A Short History of Mental Health

Looking backward to move forward

The History of Hyperactivity

Sputnik, Hyperkinetic Impulse Disorder, and the birth of ADHD

Nothing is better than a receptive audience. Today I gave a talk on the history of ADHD for the Department for Education in London (I’m not sure why they are a Department for Education, rather than a Department of Education, but I like the implication). Crammed into a corner of their open office complex were 60 or so rather serious-looking policy makers, munching on tiny triangle sandwiches and finger quiches. And there I was at the front, suffering from my worst cold in years, hacking, wheezing, sniffling and just a bit conscious of the camera broadcasting my pallid features to Manchester, Sheffield and goodness knows where else.

But before long it was pretty clear that these hard-boiled bureaucrats were on my side. I was talking about how concerns about what we now call ADHD were fueled by two developments in 1957: 1) the Soviet launch of the Sputnik satellites; and 2) the coining of the term ‘hyperkinetic impulse disorder’ by a team of child psychiatrists in Rhode Island.

Now, I know what you’re thinking: I can see where you’re going with point 2 - hyperkinetic impulse disorder does sound like ADHD - but what’s that about Sputnik? And, in response, I’d say, fair enough. It seems like a bit of a leap. But bear with me, the educators did after all, and, ultimately, they were convinced.

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First, let me take you back to 1957. Eisenhower is president, Elvis hasn’t been drafted and family-oriented fare, such as Father Knows Best flickers out of American television. The Korean War has been over for a few years, the economy is booming and, generally, things look pretty good. Then, on October 4th, everything changes. The Soviet Union, long thought by most Americans to be languishing in the Dark Ages as far as technology was concerned, are the first to launch a satellite into space. Then they launch another less than a month later, with Laika, the first space-dog, enclosed in the small metal sphere, the first casualty of space travel. The Soviets celebrate; the Americans panic. Soon American politicians are looking for explanations for this abrupt change in the Cold War’s “brain race” had been allowed to occur.

The primary scapegoat, unsurprisingly, was the American education system. Critics ranging from James Conant, former president of Harvard University and ambassador to Wester Germany, to Hyman Rickover, Father of the Nuclear Navy, began to attack the prevailing education system, claiming that it was too child-centered, too progressive, and not nearly rigorous enough. They, and many others, demanded a return to a rigid, subject-centered, and demanding curriculum where all students, representing all social and racial backgrounds, were expected to achieve higher standards, particularly in core subjects such as mathematics, sciences and English. Their cries were heard in Washington, where the billion dollar National Defense Education Act was passed in 1958, improving the teaching of core subjects and providing thousands of guidance counselors to identify underachieving students and ensure that they stay in school and become the scientists and engineers that the USA desperately needed.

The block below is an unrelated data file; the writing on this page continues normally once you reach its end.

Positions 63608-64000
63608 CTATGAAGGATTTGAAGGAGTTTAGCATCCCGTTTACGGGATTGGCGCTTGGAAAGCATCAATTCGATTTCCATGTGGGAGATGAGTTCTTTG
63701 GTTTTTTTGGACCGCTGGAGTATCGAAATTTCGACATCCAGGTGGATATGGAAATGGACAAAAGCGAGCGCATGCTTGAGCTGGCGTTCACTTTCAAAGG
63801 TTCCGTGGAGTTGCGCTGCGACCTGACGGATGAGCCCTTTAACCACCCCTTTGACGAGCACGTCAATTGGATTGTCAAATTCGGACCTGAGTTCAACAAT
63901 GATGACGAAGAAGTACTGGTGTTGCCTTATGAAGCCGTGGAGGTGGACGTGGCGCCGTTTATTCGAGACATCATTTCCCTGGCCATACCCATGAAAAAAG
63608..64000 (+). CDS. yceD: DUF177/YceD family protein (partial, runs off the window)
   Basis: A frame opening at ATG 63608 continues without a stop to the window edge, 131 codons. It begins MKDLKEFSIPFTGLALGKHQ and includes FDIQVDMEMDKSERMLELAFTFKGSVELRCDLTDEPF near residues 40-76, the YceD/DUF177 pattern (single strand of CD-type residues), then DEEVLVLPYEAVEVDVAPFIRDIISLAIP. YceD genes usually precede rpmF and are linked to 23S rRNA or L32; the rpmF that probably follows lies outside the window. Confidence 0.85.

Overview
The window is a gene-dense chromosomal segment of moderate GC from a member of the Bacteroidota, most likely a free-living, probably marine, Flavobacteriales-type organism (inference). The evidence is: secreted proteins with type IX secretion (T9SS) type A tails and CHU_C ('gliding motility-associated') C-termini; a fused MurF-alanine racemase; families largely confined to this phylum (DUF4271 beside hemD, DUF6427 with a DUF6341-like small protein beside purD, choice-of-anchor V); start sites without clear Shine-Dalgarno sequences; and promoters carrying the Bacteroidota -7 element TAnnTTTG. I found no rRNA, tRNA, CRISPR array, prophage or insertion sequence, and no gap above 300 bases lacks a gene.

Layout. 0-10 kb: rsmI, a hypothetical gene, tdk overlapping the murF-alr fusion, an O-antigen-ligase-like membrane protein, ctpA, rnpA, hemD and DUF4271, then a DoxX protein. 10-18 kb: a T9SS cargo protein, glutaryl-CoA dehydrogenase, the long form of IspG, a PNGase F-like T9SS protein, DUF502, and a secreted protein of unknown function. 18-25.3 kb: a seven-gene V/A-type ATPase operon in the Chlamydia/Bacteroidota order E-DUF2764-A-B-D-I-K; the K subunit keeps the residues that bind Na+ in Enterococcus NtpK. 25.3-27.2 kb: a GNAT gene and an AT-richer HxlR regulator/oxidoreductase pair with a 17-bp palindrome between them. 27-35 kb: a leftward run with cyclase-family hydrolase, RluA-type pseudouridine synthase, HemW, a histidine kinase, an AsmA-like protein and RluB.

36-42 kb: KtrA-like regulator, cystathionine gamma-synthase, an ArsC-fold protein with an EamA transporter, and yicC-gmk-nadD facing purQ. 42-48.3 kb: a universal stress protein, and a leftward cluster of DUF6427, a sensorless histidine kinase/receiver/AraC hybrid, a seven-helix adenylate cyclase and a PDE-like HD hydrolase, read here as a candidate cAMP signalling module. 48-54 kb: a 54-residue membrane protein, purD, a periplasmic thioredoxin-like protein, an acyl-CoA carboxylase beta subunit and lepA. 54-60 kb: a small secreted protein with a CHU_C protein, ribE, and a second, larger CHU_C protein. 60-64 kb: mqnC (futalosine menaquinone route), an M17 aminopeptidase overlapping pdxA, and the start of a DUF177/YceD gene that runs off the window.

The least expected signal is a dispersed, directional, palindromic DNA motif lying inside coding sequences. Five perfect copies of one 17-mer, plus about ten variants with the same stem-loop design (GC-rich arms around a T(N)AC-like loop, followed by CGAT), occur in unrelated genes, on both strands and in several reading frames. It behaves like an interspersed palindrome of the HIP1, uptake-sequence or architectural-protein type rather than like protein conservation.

So, what kind of children tended to be identified as underachievers? Well, this takes us to point 2, the coining of hyperkinetic impulse disorder, also in 1957. In defining hyperkinetic impulse disorder (which is nearly identical to the ADHD of today) the Rhode Island psychiatrists stressed that the characteristics presented in the disorder - hyperactivity, impulsivity, distractibility, and academic underachievement - were not so far removed from behaviors normal children exhibited. As such, the term could be applied not only to a select number of highly disturbed children, but also a huge percentage of the juvenile population, the 75,000,000 baby boomers that were flooding American schools like never before in American history, the very baby boomers that had the future of the Cold War on their shoulders. And that’s exactly what happened.

As I told my Department for Education audience - who admirably stuck with me through it all - this is certainly not the end of the story, it’s not even the entire beginning. Countless other changes in American society contributed to the emergence of ADHD as the most commonly diagnosed childhood psychiatric disorder in history and shaped how we would understand it. But, nevertheless, if anyone asks me when the history of hyperactivity starts, I always say 1957.

Why were these educators sympathetic to my hypothesis, which is fleshed out in my book, Hyperactive: The Controversial History of ADHD? Well, I think one reason is that teachers have often been stuck dealing with curriculum changes that have little to do with education and a lot to do with politics. A change in government occurs and all of the sudden what’s expected of the education system - and of children - changes, sometimes with unexpected results. When often all teachers want to do is engender a love of learning in their students, no matter what their abilities are.

Matthew Smith, Ph.D. is a Lecturer and Wellcome Trust Research Fellow at the University of Strathclyde in Glasgow.

 

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